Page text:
WO 2010/046618 PCT/GB2009/002273 CARBOXYLIC ACID AND OXIDIZER CLEAN-UP COMPOSITIONS AND ASSOCIATED METHODS OF USE IN SUBTERRANEAN APPLICATIONS BACKGROUND  The present invention relates to methods and compositions for treating subterranean well formations, and more specifically, to improved clean-up compositions comprising carboxylic acids and oxidizers, and methods for reducing the viscosity of viscosified treatment fluids.  A variety of viscosified treatment fluids are used in subterranean applications, such as drilling fluids, fracturing fluids, and gravel pack fluids. As used herein, the term "treatment fluid" refers generally to any fluid that may be used in a subterranean application in conjunction with a desired function and/or for a desired purpose. The term "treatment fluid" does not imply any particular action by the fluid or any component thereof. A "viscosified treatment fluid" is a treatment fluid with some degree of viscosity usually imparted by a gelling agent or a viscoelastic surfactant. Oftentimes, after the viscosified treatment fluid has performed its desired task, it may be desirable to reduce its viscosity so that the treatment fluid can be recovered from the formation and/or particulate matter may be dropped out of the treatment fluid at a desired location within the formation. Reducing the viscosity of a viscosified treatment fluid is often referred to as "breaking" the fluid.  Well stimulation treatments, such as fracturing treatments, commonly employ viscosified treatment fluids. Fracturing generally involves pumping a viscous fracturing fluid into a subterranean formation with sufficient hydraulic pressure to create one or more cracks or "fractures." The fracturing fluid generally has a viscosity that is sufficient to suspend proppant particles and to place the proppant particles in fractures, inter alia, to maintain the integrity of those fractures once the hydraulic pressure is released. Once at least one fracture is created and the proppant is substantially in place, the viscosity of the fracturing fluid usually is reduced, and the fluid is recovered from the formation.  Similarly, sand control operations, such as gravel packing, use viscosified treatment fluids, often referred to as gravel pack fluids. Gravel pack fluids usually are used to suspend gravel particles for delivery to a desired area in a well bore, e.g., near unconsolidated or weakly consolidated formation particulates. One common type of gravel packing operation involves placing a gravel pack screen in the well bore and packing the annulus between the screen and the well bore with gravel of a specific size designed to prevent the passage of WO 2010/046618 PCT/GB2009/002273 2 formation sand. When installing the gravel pack, oftentimes the gravel is carried to the formation in the form of a slurry by mixing the gravel with a transport fluid. The gravel, inter alia, acts to prevent the particulates from occluding the screen or migrating with the produced fluids, and the screen, inter alia, acts to prevent the gravel from entering the production tubing. Once the gravel pack is substantially in place, the viscosity of the gravel pack fluid often is reduced to allow it to be recovered from the well bore.  For some viscosified treatment fluids their viscosity may be related to pH. Thus, viscosity-reducing agents that reduce the pH of the treatment fluid may be added to reduce the viscosity of the fluid. Internal breakers, such as enzymes, oxidizers, acids, or temperature-activated viscosity reducers, also are used to reduce the viscosity of viscosified treatment fluids. Unfortunately, these traditional breakers may result in an incomplete or premature viscosity reduction. Premature viscosity reduction is undesirable as it may lead to, inter alia, the particulates settling out of the fluid in an undesirable location and/or at an undesirable time. Moreover, conventional non-delayed breakers begin to reduce the viscosity of the viscosified fluid upon addition and continue to reduce the fluid's viscosity with time until the fluid is completely broken or until the breaker is expended. Since the breaking activity begins immediately, it is common practice to start with excess viscosifier to offset the point at which the viscosity falls below an acceptable level. Using excess viscosifier is not only an added expense, it also may lead to excessive friction pressure during treatment placement.  As an alternative to using traditional breakers, breaking a viscosified treatment fluid also may be accomplished using just time and/or temperature. The viscosity of most treatment fluids will reduce naturally if given enough time and at a sufficient temperature. However, such methods generally are not practical as it is highly desirable to return the well back to production as quickly as possible as opposed to waiting for the viscosity of a treatment fluid to naturally decrease over time.  As an alternative to linear polymeric gels for pills, cross-linked gels often are used. Cross linking the gelling agent polymer is thought to create a gel structure that is better able to support solids and possibly, e.g., provide fluid-loss control. Further, cross-linked pills are thought to invade the formation face to a lesser extent to be desirably effective. To crosslink these gelling agents, a suitable cross linking agent that comprises polyvalent metal WO 2010/046618 PCT/GB2009/002273 3 ions is often used. Complexes of aluminum, titanium, boron, and zirconium are common examples.  A disadvantage associated with conventional cross-linked gelling agents is that the resultant gel residue is often difficult to remove from the subterranean formation once the treatment has been completed. For example, in fracturing treatments, the cross-linked gels used are thought to be difficult to completely clean up with conventional breakers, such as oxidizers or enzymes. Similarly, the gel residue can be difficult and time-consuming to remove from the subterranean formation. The gel residue, at some point in the completion operation, usually should be removed to restore the formation's permeability, preferably to at least its original level. If the formation permeability is not restored to its original level, production levels can be significantly reduced. This gel residue often requires long cleanup periods. Moreover, an effective cleanup usually requires fluid circulation to provide high driving force, which is thought to allow diffusion to take place to help dissolve the concentrated buildup of the gel residue. Such fluid circulation, however, may not be feasible. Additionally, in lower temperature wells (i.e., those below about 80*F), it is often difficult to find an internal breaker for the viscosified treatment fluids that will break the gel residue effectively. The term "break" (and its derivatives) as used herein refers to a reduction in the viscosity of the viscosified treatment fluid, e.g., by the breaking or reversing of the crosslinks between polymer molecules or some reduction of the size of the gelling agent polymers. No particular mechanism is implied by the term. Another conventional method of cleaning up gel residue is to add a spot of a strong acid (e.g., 10% to 15% hydrochloric acid) with coiled tubing, which is expensive and can result in hazardous conditions.  Another problem presented by today's crosslinked gelling agent systems with respect to clean-up is that the high temperature of the formations (e.g., bottom hole temperatures of about 2000 F. or greater) often require cross linking agents that are more permanent, and thus harder to break. Examples include transition metal cross linking agents. These more permanent cross linking agents can make cleanup of the resulting gel residue more difficult.  The problem of breaking gels (whether crosslinked or not) is also a problem at many of the new lower temperature wells (e.g., bottom hole temperatures of about 130 'F. or lower). Catalysis of the breakers (i.e., referred to herein a breaker activators) is often WO 2010/046618 PCT/GB2009/002273 4 employed to improve breaking of the fluid but finding a suitable formulation that meets all performance criteria is often a challenge. SUMMARY OF THE INVENTION  The present invention relates to methods and compositions for treating subterranean well formations, and more specifically, to improved clean-up compositions comprising carboxylic acids and oxidizers, and methods for reducing the viscosity of viscosified treatment fluids.  In one embodiment, the present invention provides one method of reducing the viscosity of a viscosified treatment fluid includes: providing a clean-up composition comprising a carboxylic acid; providing a chlorite-based breaker system; providing a viscosified treatment fluid; placing the viscosified treatment fluid in a subterranean formation via a well bore penetrating the subterranean formation; contacting the viscosified treatment fluid with the clean-up composition; contacting the viscosified treatment fluid with the chlorite-based breaker; and allowing the viscosity of the viscosified treatment fluid to reduce.  In another embodiment, the present invention provides a method of reducing polymeric residue from a subterranean formation comprising: placing a clean-up composition and a chlorite-based breaker system in a subterranean formation in contact with an amount of polymeric residue; and allowing the amount of polymeric residue present in the formation to be reduced.  The features and advantages of the present invention will be readily apparent to those skilled in the art. While numerous changes may be made by those skilled in the art, such changes are within the spirit of the invention. DESCRIPTION OF PREFERRED EMBODIMENTS [00151 The present invention relates to methods and compositions for treating subterranean well formations, and more specifically, to improved clean-up compositions comprising carboxylic acids and oxidizers, and methods for reducing the viscosity of viscosified treatment fluids.  One of the desirable features (many of which are not discussed or alluded to herein) of the clean-up compositions of the present invention is that they enhance the efficient break of a viscosified treatment fluid in a desirable amount of time by acting, inter alia, as an enhanced activator for a suitable chlorite-based breaker composition. This may be especially true at lower temperatures, e.g., those ranging from about 80'F to about 250'F. Additionally, WO 2010/046618 PCT/GB2009/002273 5 in some embodiments, the clean-up compositions of the present invention may act as clean up agents for gel residue (e.g., residue from gel pills) or viscoelastic surfactant residues (e.g., residues left by fluids viscosified with viscoelastic surfactants). In some embodiments, the clean-up compositions also may act as mud clean up agents, for example, for a filter cake that has a polymeric component. Other features and advantages of the present invention will be evident to one skilled in the art with the benefit of this disclosure. [00171 The clean-up compositions of the present invention may be used alone or in conjunction with a chlorite-based breaker system. At least in some embodiments, the clean up compositions of the present invention comprise a carboxylic acid component and an oxidizer component. In at least some embodiments, the clean-up compositions may be in aqueous form, for example, mixed with a brine. Optionally, the clean-up compositions of the present invention may comprise mutual solvents and/or surfactants. Other optional components include gases, chelators, sequestering agents, iron control agents, breaker activators, reducing sugars, metal breaker activators, anti-sludging agents, corrosion inhibitors, and mixtures thereof. Other additives may be suitable as well depending on the circumstances presented as long as the additive does not negatively impact the clean-up composition.  A "chlorite-based breaker system" as used herein refers to a breaker system for a viscosified treatment fluid that comprises an effective amount of at least one compound selected from the group consisting of alkali metal chlorites or hypochlorites in at least partially water soluble form and an effective amount of a breaker activator that typically comprises a metal or an amine. Any suitable amine may be used. Examples of suitable metals may comprise at least one of the following: copper II (Cu 2 ') ion, cobalt, or iron (ferrous and ferric). Cobalt may be desirable in some instances due to regulations that may apply to the use of copper in some environments. Any suitable form of these may be used. One combination that may be suitable is the combination of a Cu 2 + ion and an amine. When the activator includes both Cu 2 ion and an amine, at least in some embodiments, it is believed that a synergistic effect may take place, which causes a faster reduction in viscosity than when Cu 2 ion alone or an amine alone are used. The source of ferrous ions may be one or more ferrous compounds such as iron (II) sulfate heptahydrate (FeSO 4 .7H 2 0), iron (II) chloride (FeCl 2 ), and iron (II) gluconate. However, it will be understood that other sources of ferrous ions may also be used. Suitable metals of the present invention may also include WO 2010/046618 PCT/GB2009/002273 6 transition metals, semi-metals, and metalloids. Suitable transition metals may include those elements listed in Groups 3-12 of the Periodic Table of the Elements. Suitable metals include iron. Zinc may also serve as a suitable metal. Other metals, such as chromium, copper, manganese, nickel, and vanadium may be suitable metals because of favorable breaker activation characteristics, but may not possess as environmentally desirable characteristics as iron. Suitable semi-metals may include aluminum. Suitable metalloids may include boron. In certain exemplary embodiments of the present invention, the metal may comprise iron. One skilled in the art, with the benefit of this disclosure, will recognize other suitable metals to be used in the present invention.  If used, the amount of the chlorite-based breaker system employed is that amount required to reduce the viscosity of the stabilized viscosified fluid at a temperature above about 100*F to a preselected lower viscosity or to a complete break within a desired period of time. The optimum or effective amount of breaker system employed in the present invention depends on factors such as the injection period desired, the particular gelling agent and its concentration, the particular breaker and the formation temperature as well as other factors. Typically, however, from about 0.1 to about 30 pounds of the chlorite breaker is employed per 1000 gallons of viscosified fluid. Most preferably, to achieve a desired break in from about 6 to 24 hours in the fluid, from about 1 to about 10 pounds of chlorite is employed per 1000 gallons of fluid.  The amount of breaker activator employed, comprised of Cu 2 + ion alone, an amine alone or both Cu 2 + ion and an amine, is that amount required to activate the chlorite breaker in the temperature range of from about 100 0 F to about 3000 F to yield a lower viscosity within a desired period of time. The optimum or effective amount of activator depends on factors such as the injection period desired, the particular gelling agent and its concentration, the particular breaker and the formation temperature as well as other factors. [00211 When Cu 2 + ion is used, it can be added to the viscosified fluid in various forms such as salts, e.g., copper chloride, copper sulfate and the like, aqueous solutions of such salts or an aqueous solution of a complex formed by a chelating agent such as ethylenediaminetetraacetic acid (EDTA) and Cu 2 + ion. Typically, in whatever form the Cu 2 + ion breaker activator takes, it is combined with the viscosified fluid in an amount whereby the Cu2+ ion is present in the viscosified fluid in an amount in the range of from about 3 to about 240 parts per million (ppm). Preferably, the Cu2+ ion is present in the fluid in an amount in WO 2010/046618 PCT/GB2009/002273 7 the range of from about 9 to about 90 ppm so that the fluid breaks in less than about 24 hours at temperatures below about 2000 F.  Alternatively, as mentioned above, an amine can be substituted for the Cu2+ ion as the activator. A variety of amines can be used including, but not limited to, tetraethylenepentamine, butyl amine, ethylene diamine and diethylene triamine as well as ammonia and ammonium salts such as ethylene diamine hydrogen chloride salt. Of these, diethylene triamine is preferred. Typically, the amine is combined with the viscosified fluid in an amount in the range of from about 0.025 to about 40 pounds of amine per 1000 gallons of fluid. Most preferably, to achieve desired breaks in less than 24 hours at temperatures below about 2000 F., from about 0.1 to about 15 pounds of amine per 1000 gallons of fluid are employed. The term "amine" as used herein is intended to also include those compounds generally referred to as amine precursors which are capable of decomposing under the conditions of use to form amines in the fluid.  When it is desired to more rapidly break viscosified fluids at a temperature below about 200 'F., a combined activator comprised of an amine and Cu2 ion can be employed. The optimum or effective amount of the combined activator depends upon factors such as the injection period desired, the particular gelling agent used, the breaker used and formation temperatures as described above. Generally, the total combined activator is employed in about the same amount as either single activator alone, i.e., the combined activator includes Cu2 ion in an amount of from about 1.5 to 120 ppm and an amine in an amount of from about 0.125 to about 20 pounds per 1000 gallons of fluid.  Surprisingly, the alkali metal chlorite or hypochlorite breaker can be dissolved in water along with the activator comprised of Cu 2 + ion or amine, or both, to form a breaker composition that can be added directly to the viscosified fluid. When it is desirable to remove gel residue, a clean-up composition of the present invention may be used alone or in combination with the chlorite-based breaker system described above. The clean-up compositions of the present invention comprise a carboxylic acid component and an oxidizer component. One should note that it may not be desirable or advisable to mix the carboxylic acid and the chlorite-based breaker system at a well site before placing the fluids downhole or while placing the fluids downhole because of handling, environmental, and safety concerns. In some embodiments, the clean-up composition and the chlorite-based breaker system may be placed in the subterranean formation at different times and optionally WO 2010/046618 PCT/GB2009/002273 8 separated by any suitable spacer fluid. Nonetheless, the present invention encompasses methods wherein this is a chosen method.  Suitable carboxylic acids include any carboxylic acid that may be used in subterranean applications. Acetic acid, citric acid, lactic acid, glycolic acid, formic acid, propionic acid, butanoic acid, pentanoic acid, hexanoic acid, heptanoic acid, octanoic acid, nonanoic acid, decanoic acid, dodecanoic acid, palmitic acid, and stearic acid are examples of suitable carboxylic acids. Additional carboxylic acids that may be useful are sebacic acid, phthalic acid, isophthalic acid, terephthalic acid, adipic acid, pamoic acid, suberic acid, succinic acid, traumatic acid, thapsic acid, and valporic acid. Mixtures of any of these may be suitable as well. In some embodiments, the amount of carboxylic acid to include would be from about 0% to about 15% by weight based on the weight of the calcium salt solubility of the organic acid. This percentage is determined by the desired functions and properties of the fluid and properties desired. For example, it may be based upon the solubility product of a salt formed from an organic acid (i.e., solubility of calcium formate).  Suitable oxidizers include, but are not limited to, persulfates, peroxides, perborates, and oxyacids and oxyanions of halogens. Mixtures may be suitable as well. Oxyacids and oxyanions of chlorine, for example, are hypochlorous acid and hypochlorites, chlorous acid and chlorites, chloric acid and chlorates, and perchloric acid and perchlorate. Combinations of these may be suitable as well. Salt forms are preferred for safety and ease of handling. Generally, in some embodiments, less soluble oxidizers may be preferred over more soluble oxidizers because of an inherent delay these may have. This delay may allow the oxidizers to accumulate within the formation (e.g., on a filter cake present in the formation).  In certain exemplary embodiments, the oxidizing breaker may comprise chlorous acid or hypochlorous acid salts. A salt of chlorous acid is available commercially under the tradename "VICONTM" from Halliburton Energy Services of Duncan, OK. The use of salts of the acids is preferred for ease of handling and safety.  In other exemplary embodiments, the oxidizing breaker comprises a peroxide. Suitable peroxides are available commercially under the tradename "OxolTM"' breaker from Halliburton Energy Services of Duncan, OK.  The amount of an oxidizing breaker that may be used in the breaker compositions of the present invention may depend on several factors, including, but not WO 2010/046618 PCT/GB2009/002273 9 limited to, the injection time desired, the gelling agent and its concentration, the formation temperature and other factors. In certain embodiments, the oxidizer components of the present invention may comprise acid-consuming components such as peroxides. Suitable examples include ZnO 2 , CaO 2 , and MgO 2 . Generally, the oxidizer component will be present in clean-up compositions of the present invention in an amount sufficient to completely break the gelled fluid or the unbroken gelling agent residue. In certain embodiments, the oxidizer component will comprise at least about 0.1% to about 5%, and preferably in some embodiments about 0.2% to about 3%, of the clean-up compositions of the present invention.  In certain embodiments, the oxidizer components may also comprise inherent by-products of the manufacture of the oxidizer components. Such by-products may include derivatives such as oxides and hydroxides of the ion, e.g., calcium oxide, zinc oxide, magnesium oxide, zinc hydroxide, calcium hydroxide, and magnesium hydroxide. For instance, some commercial samples of calcium peroxide are only about 70% pure; the remaining 30% may comprise calcium oxide and calcium hydroxide. Similarly, zinc peroxide and magnesium peroxide are commercially available with similar purity levels. Because of the effect that the by-products may have on the process, the relative purity of the oxidizer and its associated by-products should be considered.  In certain preferred embodiments, the oxidizer components may be encapsulated, e.g., by a polymeric or degradable material, to delay the release of the component. Suitable examples include encapsulated ZnO 2 articulates, encapsulated CaO 2 particulates, encapsulated MgO 2 particulates, or combinations thereof. By encapsulating the oxidizer component, a user may be able to place it into a servicing fluid or directly into a subterranean formation and to have some time before the encapsulated material begins to substantially interact with the breaker and/or the gelling agent. In certain embodiments, the encapsulated oxidizer component is released from within the encapsulating membrane by diffusion. For instance, fluid may move from outside the membrane through the membrane coating and into the core of the particle, whereupon it may dissolve the oxidizer component. Encapsulating the oxidizer component may be accomplished by any known method available to one skilled in the art. One suitable method involves a fluidized bed-coating process. Another suitable method involves spray-coating the encapsulating resin onto the delayed release oxidizer component. An exemplary encapsulation methodology is described in U.S. Pat. No. 5,373,901, assigned to Halliburton Energy Services, which is incorporated herein by WO 2010/046618 PCT/GB2009/002273 10 reference. For instance, the coating used to encapsulate the delayed-release oxidizer component may be a resin material that will degrade over time in the subterranean formation to release the oxidizer. Suitable resins may comprise a partially hydrolyzed acrylic resin, preferably in an aqueous-based form, which is cross-linked with either an aziridine prepolymer or a carbodiimide. The term "partially hydrolyzed acrylic," as used herein, means any of the vinyl acrylic latex polymers containing from about 0% to about 60% by weight monovinyl aromatic content as styrene; from about 5% to about 25% by weight alpha, beta unsaturated carboxylic acid content; and from about 15% to about 95% by weight alkyl acrylate or methacrylate ester content. The unsaturated carboxylic acid can comprise, for example, acrylic acid or methyl acrylic acid or mixtures thereof. The alkyl acrylate or methacrylate ester can comprise, for example, ethyl butyl or 2-ethylhexylacrylate, methyl, butyl, or isobutyl methacrylate or mixtures thereof. The vinyl acrylic latex polymers are stabilized by the addition of appropriate nonionic or anionic/nonionic surfactant systems in accordance with well-known methods for preparing and stabilizing latex polymer systems. Vinyl acrylic latex polymers of the type described above are commercially available from, for example, Rohm and Haas Company, Philadelphia, Pa. or S.C. Johnson Wax, Racine, Wis. The aziridine prepolymer can comprise, for example, pentaerythritol-tris-[beta-(aziridinyl) propionate]. The carbodiimide may comprise, for example, 1,3-dicyclohexylcarbodiimide. The partially hydrolyzed acrylic encapsulating material preferably is admixed with a particulate micron-sized material such as silica prior to or simultaneously with coating the delayed-release oxidizer component. The acrylic may be admixed with the particulate silicate in an amount such that the particulate comprises from about 0% to about 60% by weight of coating solids present. Other resins may also be suitable, including, but not limited to, polymeric materials that will degrade when downhole. The terms "degrade," "degradation," or "degradable" refer to both the two relatively extreme cases of hydrolytic degradation that the degradable material may undergo, i.e., heterogeneous (or bulk erosion) and homogeneous (or surface erosion), and any stage of degradation in between these two. This degradation can be a result of, inter alia, a chemical or thermal reaction or a reaction induced by radiation. Suitable examples include polysaccharides such as dextran or cellulose; chitins; chitosans; proteins; aliphatic polyesters; poly(lactides); poly(glycolides); poly(a-caprolactones); poly(hydroxybutyrates); poly(anhydrides); aliphatic polycarbonates; ortho esters, poly(orthoesters); poly(amino acids); poly(ethylene oxides); and polyphosphazenes. Of these WO 2010/046618 PCT/GB2009/002273 11 suitable degradable polymers, aliphatic polyesters and polyanhydrides are preferred. One should note that if the encapsulating material releases an acid upon degradation downhole, this generated acid derivative should be considered in the overall filter cake degradation process. Selection of a suitable encapsulation resin-type coating material may be affected by at least the temperature of the subterranean formation to which the fluid will be introduced.  The amount of an encapsulating coating to include can depend on the desired rate of release of the oxidizer component. One of ordinary skill in the art, with the benefit of this disclosure, will recognize the appropriate amount of encapsulating material to use based on the desired rate of release of the oxidizer component. In certain embodiments, the encapsulated oxidizer component will have an encapsulated coating in an amount from about 10% to about 50% by weight of the encapsulated oxidizer component. Preferably, the coating will comprise from about 20% to about 40% by weight of the encapsulated oxidizer component, depending on the rate of the desired release.  In certain instances, to achieve certain beneficial effects of the present invention, the encapsulated oxidizer component particulates should have a specific gravity that will enable them to remain in a desired location within the well bore. For instance, in a gravel pack application, the encapsulated delayed-release oxidizer component particulates should have a specific gravity that will enable them to be dispersed within the gravel pack, preferably uniformly. For instance, the specific gravity of the encapsulated delayed-release oxidizer component particulates should be high enough that they do not return to the surface during the operation, and they do not clump when downhole. For example, in certain embodiments, the magnesium peroxide or the calcium peroxide oxidizer components may be encapsulated and may have a specific gravity of about the same specific gravity of the gravel particulates in the gravel pack composition, preferably at least about 2, and most preferably above 2.5.  In the practice of the present invention, depending upon the temperature of the formation to be treated and the desired break time of the viscosified treatment fluid, the encapsulated oxidizer component may be present in an amount of from about 0.1 to in excess of 50 pounds per 1,000 gallons of the fluid.  Suitable mutual solvents that may be used in the clean-up compositions of the present invention may include any suitable mutual solvent that will not negatively impact the composition. Particularly suitable such mutual solvents are comprised of glycol ethers and WO 2010/046618 PCT/GB2009/002273 12 alkyoxylates of glycol ethers. A particularly preferred mutual solvent is comprised of ethylene glycol monobutyl ether mixed with alkyoxylated alcohol and is commercially available under the trade designation includes "MUSOL*-A SOLVENT," available from Halliburton Energy Services, Duncan, OK. The mutual solvent is generally included in a clean-up composition of the present invention in an amount in the range of from about 0% to about 10% by volume of solution.  Suitable surfactants that may be used in the clean-up compositions of the present invention may include, but are not limited to, those that can act as wetting agents, surface tension reducers, nonemulsifiers, formation water wetters, and the like. The may include nonionic, anionic, cationic, amphoteric, and zwitterionic surfactants. Specific examples may include, but are not limited to, alkyl sulfonates, alkyl aryl sulfonates including alkyl benzyl sulfonates such as salts of dodecylbenzene sulfonic acid, alkyl trimethylammonium chloride, branched alkyl ethoxylated alcohols, phenol-formaldehyde nonionic resin blends, cocobetaines, dioctyl sodium sulfosuccinate, imidazolines, alpha olefin sulfonates, linear alkyl ethoxylated alcohols, trialkyl benzylammonium chloride and the like. When used, the surfactant is included in the concentrate in an amount in the range of from about 0% to about 10% by volume of the solution. Substantially any other surfactant that is known to be suitable for use in the treatment of subterranean formations and which does not adversely react with the fluid may be utilized.  In some embodiments, the clean-up compositions of the present invention can be used before or after a fracturing job to act as an enhancer for a chlorite-based breaker system as described above. In other embodiments, the clean-up compositions of the present invention may be used as a fluid stage pumped immediately after the proppant laden stage, at matrix rates, to infiltrate the propped fracture to break the gelled fluid contained within the fracture. The clean-up compositions also may be used to clean up viscosified treatment fluid residue, such as fracturing fluid residue, gel pill residue, or gravel pack fluid residue, that might otherwise negatively impact productivity.  In some embodiments, the clean-up compositions of the present invention can be used before a fracturing job to act as an enhancer for a chlorite-based breaker system as described above. In such cases, the viscosified treatment fluid utilized in the fracturing job may comprise a viscosifying or gelling agent (the terms may be used interchangeably) that may include natural and derivatized polysaccharides that are soluble, dispersible or swellable WO 2010/046618 PCT/GB2009/002273 13 in an aqueous liquid to yield viscosity to the liquid. One group, for example, of polysaccharides which are suitable for use in the present invention includes arabic gum, ghatti gum, karaya gum, tamarind gum, tagacanth gum, guar gum, locust bean gum and the like. Modified gums such as carboxyalkyl derivatives, like carboxymethyl guar, and hydroxyalkyl derivatives, like hydroxypropyl guar can also be employed. Doubly derivatized gums such as carboxymethylhydroxypropyl guar (CMHPG) can also be used. Modified celluloses and derivatives thereof can also be employed in the practice of the present invention, for example, cellulose ethers, esters and the like. In general, any of the water soluble cellulose ethers can be used. Those cellulose ethers include, among others, the various carboxyalkyl cellulose ethers, such as carboxyethyl cellulose and carboxymethyl cellulose (CMC); mixed ethers such as carboxyalkyl ethers, e.g., carboxymethyl hydroxyethyl cellulose (CMHEC); hydroxyalkyl celluloses such as hydroxyethyl cellulose (HEC) and hydroxypropyl cellulose; alkyhydroxyalkyl celluloses such as methylhydroxypropyl cellulose; alkyl celluloses such as methyl cellulose, ethyl cellulose and propyl cellulose; alkylcarboxyalkyl celluloses such as ethylcarboxymethyl cellulose; alkylalkyl celluloses such as methylethylcellulose; hydroxyalkylalkyl celluloses such as hydroxypropylmethyl cellulose; and the like. A preferred derivatized cellulose is a hydroxyethyl cellulose grafted with vinyl phosphonic acid such as disclosed in U.S. Pat. No. 5,067,565, issued to Holtmyer, et al. on Nov. 26, 1991, the entire disclosure of which is incorporated herein by reference. The most preferred polysaccharides are the galactomanans, modified or derivative galactomanans, and cellulose derivatives, examples of which are given above.  The chemistry and materials involved in the preparation of the viscosified treatment fluids of the type described above is well understood in the art. Typically, the amount of gelling or viscosifying agent employed in the aqueous gel depends upon the desired viscosity of the aqueous gel. The gelling agent generally is present in an amount of from about 10 to about 120 pounds per 1000 gallons of fluid. The preferred concentration is in the range of from about 15 to about 60 pounds per 1000 gallons of fluid.  The viscosified treatment fluid may include a cross-linking agent to further enhance the development of viscosity by cross-linking the gelling agent. The cross-linking agent can comprise a borate releasing compound or any of the well known transition metal ions which are capable of creating a cross-linked structure with the particular gelling agent WO 2010/046618 PCT/GB2009/002273 14 utilized. Examples of such cross-linking agents include a borate releasing compound such as sodium tetraborate, aluminum, zirconium or titanium chelates, antimony compounds and the like. The cross-linking agent can be controlled to permit introduction of the aqueous gel into a well bore before the viscosity of the gel significantly increases.  The aqueous fluid utilized in the preparation of the viscosified treatment fluid may include a salt, such as potassium chloride, e.g., to minimize the swelling of clays and the chances of damage to the subterranean formation upon contact with the fluid. The aqueous fluid may include any of the other conventional additives such as proppants, pH control agents, bactericides, clay stabilizers, surfactants and the like which do not adversely react with the other constituents to inhibit performance of the desired treatment upon a subterranean formation.  While not wishing to be limited by any particular theory, it is believed that the clean-up composition of the present invention may catalyze the action of the chlorite-based breaker, thereby enhancing its effectiveness, especially at low temperatures, including those below 200'F, and more possibly, especially below 130'F or so.  In some embodiments, the clean-up composition may be used after the fracturing job, e.g., to continue to reduce the viscosity of the fluid (or contribute to its reduction) and/or clean up gel residue in the formation that may exist as a result of the fracturing treatment or any previous treatment performed in the subterranean formation. In some embodiments, the clean-up composition may be used as a pre-pad fluid to the viscosified treatment fluid.  After a treatment has been performed in a subterranean formation through use of a viscosified fluid, it is possible that polymeric residue from the viscosifying agent used may be left in the formation. This polymeric residue can be problematic. The polymeric residue can result from a fracturing fluid, a gravel pack fluid, a frac-pack fluid (e.g., when fracturing and gravel packing operations are combined), a gelled pill (e.g., a fluid loss pill), and the like. The polymeric residue may be due to the gelling agent used in these fluids, including linear and crosslinked gelling agents (e.g., linear and crosslinked biopolymers and synthetic polymers). The polymeric residue also may be the result of a viscoelastic surfactant being used in a fluid to increase its viscosity. Thus, the composition of the polymeric residue may vary.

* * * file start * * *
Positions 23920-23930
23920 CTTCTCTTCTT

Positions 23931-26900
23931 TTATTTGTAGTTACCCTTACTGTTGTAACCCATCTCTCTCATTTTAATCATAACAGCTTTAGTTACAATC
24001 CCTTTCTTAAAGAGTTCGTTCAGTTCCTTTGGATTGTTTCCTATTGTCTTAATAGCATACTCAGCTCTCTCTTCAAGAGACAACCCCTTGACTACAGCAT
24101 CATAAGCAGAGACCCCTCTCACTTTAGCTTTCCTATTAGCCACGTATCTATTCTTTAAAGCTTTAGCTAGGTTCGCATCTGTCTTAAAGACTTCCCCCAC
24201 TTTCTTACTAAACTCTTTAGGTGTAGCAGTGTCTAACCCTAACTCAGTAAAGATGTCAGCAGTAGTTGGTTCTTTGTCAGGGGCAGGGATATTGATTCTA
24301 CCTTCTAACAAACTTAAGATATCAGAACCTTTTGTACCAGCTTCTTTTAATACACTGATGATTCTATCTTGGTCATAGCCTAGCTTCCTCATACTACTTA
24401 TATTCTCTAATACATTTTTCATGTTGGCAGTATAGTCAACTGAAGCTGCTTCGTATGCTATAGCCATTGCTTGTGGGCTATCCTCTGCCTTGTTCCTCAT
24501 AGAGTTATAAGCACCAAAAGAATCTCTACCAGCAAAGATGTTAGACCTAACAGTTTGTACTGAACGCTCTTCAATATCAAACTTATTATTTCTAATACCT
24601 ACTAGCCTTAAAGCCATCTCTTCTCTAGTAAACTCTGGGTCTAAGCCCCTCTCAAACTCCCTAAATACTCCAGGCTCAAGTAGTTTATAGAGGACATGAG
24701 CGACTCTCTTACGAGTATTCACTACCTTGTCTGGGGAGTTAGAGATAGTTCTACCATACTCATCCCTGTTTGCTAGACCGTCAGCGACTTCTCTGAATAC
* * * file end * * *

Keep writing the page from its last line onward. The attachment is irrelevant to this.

WO 2010/046618 PCT/GB2009/002273 15  Despite the variation in the composition of residues, the clean-up compositions of the present invention can be used to at least reduce the amount present in the subterranean formation, and in some cases, substantially remove it. The clean-up compositions may be especially useful for residue that comprises a polymeric component. To clean up residue, a clean-up composition of the present invention may be added to a portion of the formation in which it is believed that residue is present. The amount of treatment fluid added would depend upon the amount of residue and must be sufficient to contact the majority of the residue. If used to clean up residue, the clean-up fluid could be pumped anytime after the treatment fluid is pumped, but if the activator needs to still be present from the treatment fluid, this would have to be s short time after the treatment fluid was pumped.  Therefore, the present invention is well adapted to attain the ends and advantages mentioned as well as those that are inherent therein. The particular embodiments disclosed above are illustrative only, as the present invention may be modified and practiced in different but equivalent manners apparent to those skilled in the art having the benefit of the teachings herein. Furthermore, no limitations are intended to the details of construction or design herein shown, other than as described in the claims below. It is therefore evident that the particular illustrative embodiments disclosed above may be altered or modified and all such variations are considered within the scope and spirit of the present invention. In particular, every range of values (of the form, "from about a to about b," or, equivalently, "from approximately a to b," or, equivalently, "from approximately a-b") disclosed herein is to be understood as referring to the power set (the set of all subsets) of the respective range of values, and set forth every range encompassed within the broader range of values. Moreover, the indefinite articles "a" or "an", as used in the claims, are defined herein to mean one or more than one of the element that it introduces. Also, the terms in the claims have their plain, ordinary meaning unless otherwise explicitly and clearly defined by the patentee.